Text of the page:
One day Jesus told his disciples a story to show that they should always pray and never give up. 2 “There was a judge in a certain city,” he said, “who neither feared God nor cared about people. 3 A widow of that city came to him repeatedly, saying, ‘Give me justice in this dispute with my enemy.’ 4 The judge ignored her for a while, but finally he said to himself, ‘I don’t fear God or care about people, 5 but this woman is driving me crazy. I’m going to see that she gets justice, because she is wearing me out with her constant requests!’”
6 Then the Lord said, “Learn a lesson from this unjust judge. 7 Even he rendered a just decision in the end. So don’t you think God will surely give justice to his chosen people who cry out to him day and night? Will he keep putting them off? 8 I tell you, he will grant justice to them quickly! But when the Son of Man returns, how many will he find on the earth who have faith?” – Luke 18:1-8
I would like to think of myself as a man of prayer. And I do pray. I will say the Lord’s Prayer multiple times a day. I meet with three elders from our church weekly for breakfast. We talk about many different things. And then we pray. We use A Diary of Private Prayer, by John Baillie. It is eloquent and directs our thoughts to needs and opportunities that I would never imagine myself.
A brief excerpt:
You are everlasting Mercy in the very essence of your being. Give me a tender heart today towards all those to whom the morning light brings less joy than it brings to me:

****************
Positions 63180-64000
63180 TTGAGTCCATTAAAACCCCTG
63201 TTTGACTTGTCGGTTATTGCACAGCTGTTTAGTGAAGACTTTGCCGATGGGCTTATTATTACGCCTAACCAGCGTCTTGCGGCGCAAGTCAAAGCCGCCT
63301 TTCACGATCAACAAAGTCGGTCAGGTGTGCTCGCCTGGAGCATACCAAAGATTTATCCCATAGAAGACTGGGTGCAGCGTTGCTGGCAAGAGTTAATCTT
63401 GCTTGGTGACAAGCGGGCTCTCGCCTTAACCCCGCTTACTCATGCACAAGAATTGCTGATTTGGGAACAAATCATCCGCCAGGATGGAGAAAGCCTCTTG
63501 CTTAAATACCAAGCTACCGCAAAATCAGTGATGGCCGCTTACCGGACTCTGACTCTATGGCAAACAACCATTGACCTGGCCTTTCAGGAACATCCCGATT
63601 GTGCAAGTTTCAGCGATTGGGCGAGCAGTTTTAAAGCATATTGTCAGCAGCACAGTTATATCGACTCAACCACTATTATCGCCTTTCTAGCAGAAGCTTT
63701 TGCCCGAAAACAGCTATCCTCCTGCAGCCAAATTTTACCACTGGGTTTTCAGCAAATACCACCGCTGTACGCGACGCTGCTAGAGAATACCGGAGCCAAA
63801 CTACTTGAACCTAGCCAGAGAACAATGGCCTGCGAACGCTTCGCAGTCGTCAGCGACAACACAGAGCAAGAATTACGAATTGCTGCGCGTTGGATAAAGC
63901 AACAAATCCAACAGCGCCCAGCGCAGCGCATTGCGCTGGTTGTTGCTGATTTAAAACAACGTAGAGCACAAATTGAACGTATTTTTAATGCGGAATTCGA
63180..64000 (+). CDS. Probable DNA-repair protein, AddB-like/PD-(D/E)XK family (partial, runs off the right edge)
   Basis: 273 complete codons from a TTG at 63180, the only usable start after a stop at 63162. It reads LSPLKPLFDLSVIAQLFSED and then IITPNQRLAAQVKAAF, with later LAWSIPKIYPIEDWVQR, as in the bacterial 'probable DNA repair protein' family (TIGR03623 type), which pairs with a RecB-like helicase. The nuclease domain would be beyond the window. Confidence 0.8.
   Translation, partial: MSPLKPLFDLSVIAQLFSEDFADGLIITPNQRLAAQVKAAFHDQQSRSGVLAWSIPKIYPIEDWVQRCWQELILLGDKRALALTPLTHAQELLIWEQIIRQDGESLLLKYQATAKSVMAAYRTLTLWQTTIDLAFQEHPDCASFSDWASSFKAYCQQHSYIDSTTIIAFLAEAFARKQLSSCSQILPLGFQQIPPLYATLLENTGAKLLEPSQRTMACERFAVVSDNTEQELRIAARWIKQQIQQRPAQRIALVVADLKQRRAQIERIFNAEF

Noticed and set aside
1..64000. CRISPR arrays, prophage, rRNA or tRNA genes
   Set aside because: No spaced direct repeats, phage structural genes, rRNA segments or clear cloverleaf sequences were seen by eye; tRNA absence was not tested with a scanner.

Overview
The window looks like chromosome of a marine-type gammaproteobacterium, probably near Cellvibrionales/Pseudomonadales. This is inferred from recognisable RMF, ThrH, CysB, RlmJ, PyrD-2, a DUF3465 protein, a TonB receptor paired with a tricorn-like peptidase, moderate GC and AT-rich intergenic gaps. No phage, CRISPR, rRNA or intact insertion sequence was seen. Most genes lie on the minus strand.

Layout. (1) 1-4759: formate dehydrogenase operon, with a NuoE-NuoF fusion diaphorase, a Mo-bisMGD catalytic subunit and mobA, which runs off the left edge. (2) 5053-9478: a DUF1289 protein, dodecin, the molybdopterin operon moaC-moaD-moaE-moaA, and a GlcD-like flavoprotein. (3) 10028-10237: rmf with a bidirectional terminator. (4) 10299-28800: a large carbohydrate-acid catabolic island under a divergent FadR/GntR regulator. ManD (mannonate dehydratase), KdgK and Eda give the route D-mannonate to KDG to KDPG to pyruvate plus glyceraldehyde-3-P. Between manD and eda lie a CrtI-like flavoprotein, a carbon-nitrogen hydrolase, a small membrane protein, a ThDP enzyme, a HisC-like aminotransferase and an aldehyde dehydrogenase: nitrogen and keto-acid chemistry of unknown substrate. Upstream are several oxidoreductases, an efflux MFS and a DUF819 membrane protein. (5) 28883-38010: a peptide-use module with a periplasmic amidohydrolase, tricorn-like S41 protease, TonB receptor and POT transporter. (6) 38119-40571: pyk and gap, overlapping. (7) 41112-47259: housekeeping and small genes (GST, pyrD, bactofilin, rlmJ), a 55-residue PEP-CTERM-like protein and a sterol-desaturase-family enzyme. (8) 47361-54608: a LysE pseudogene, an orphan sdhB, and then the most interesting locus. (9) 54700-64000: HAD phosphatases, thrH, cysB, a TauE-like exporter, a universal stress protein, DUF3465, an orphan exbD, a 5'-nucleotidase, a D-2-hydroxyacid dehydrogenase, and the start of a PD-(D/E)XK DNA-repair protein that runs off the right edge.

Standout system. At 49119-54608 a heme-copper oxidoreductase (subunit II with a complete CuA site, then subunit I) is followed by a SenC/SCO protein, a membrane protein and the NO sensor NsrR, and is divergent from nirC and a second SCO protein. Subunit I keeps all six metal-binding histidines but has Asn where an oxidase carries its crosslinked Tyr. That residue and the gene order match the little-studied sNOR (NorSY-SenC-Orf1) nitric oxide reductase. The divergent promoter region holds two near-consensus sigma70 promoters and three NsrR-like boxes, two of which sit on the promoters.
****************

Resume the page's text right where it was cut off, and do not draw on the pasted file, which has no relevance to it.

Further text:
Those in whom the pulse of life grows weak:
Those who must lie in bed through all the sunny hours:
The blind, who are shut off from the light of day:
The overworked, who have no joy of leisure:
The unemployed, who have no joy of labor:
The bereaved, whose hearts and homes are desolate:
And grant your mercy on them all.
But prayer is easily neglected – especially by those who are comfortable in life. If I’m not pressed hard and slowed by troubles and difficulties, I too easily press forward to the next urgent thing. Too often prayer is not one of those urgent things.
Today I offered a prayer as the conclusion of my message. I offer it here and invite you, Dear Reader, to join me in praying…
Lord Jesus, have mercy on us all! We need you desperately. Let us never forget that. But let us never forget that you are with us, and that you have gifts of peace, grace and life for us. Forgive us for we have sinned – most of all by not fully believing Your word. Have mercy on us because we do struggle. Sustain us in the good fight of faith. Give us joy, O God. Give us peace, we pray. Give us your Holy Spirit. Let us find ways to be with you today: intentionally, reflectively, and joyfully. In Jesus’ name. Amen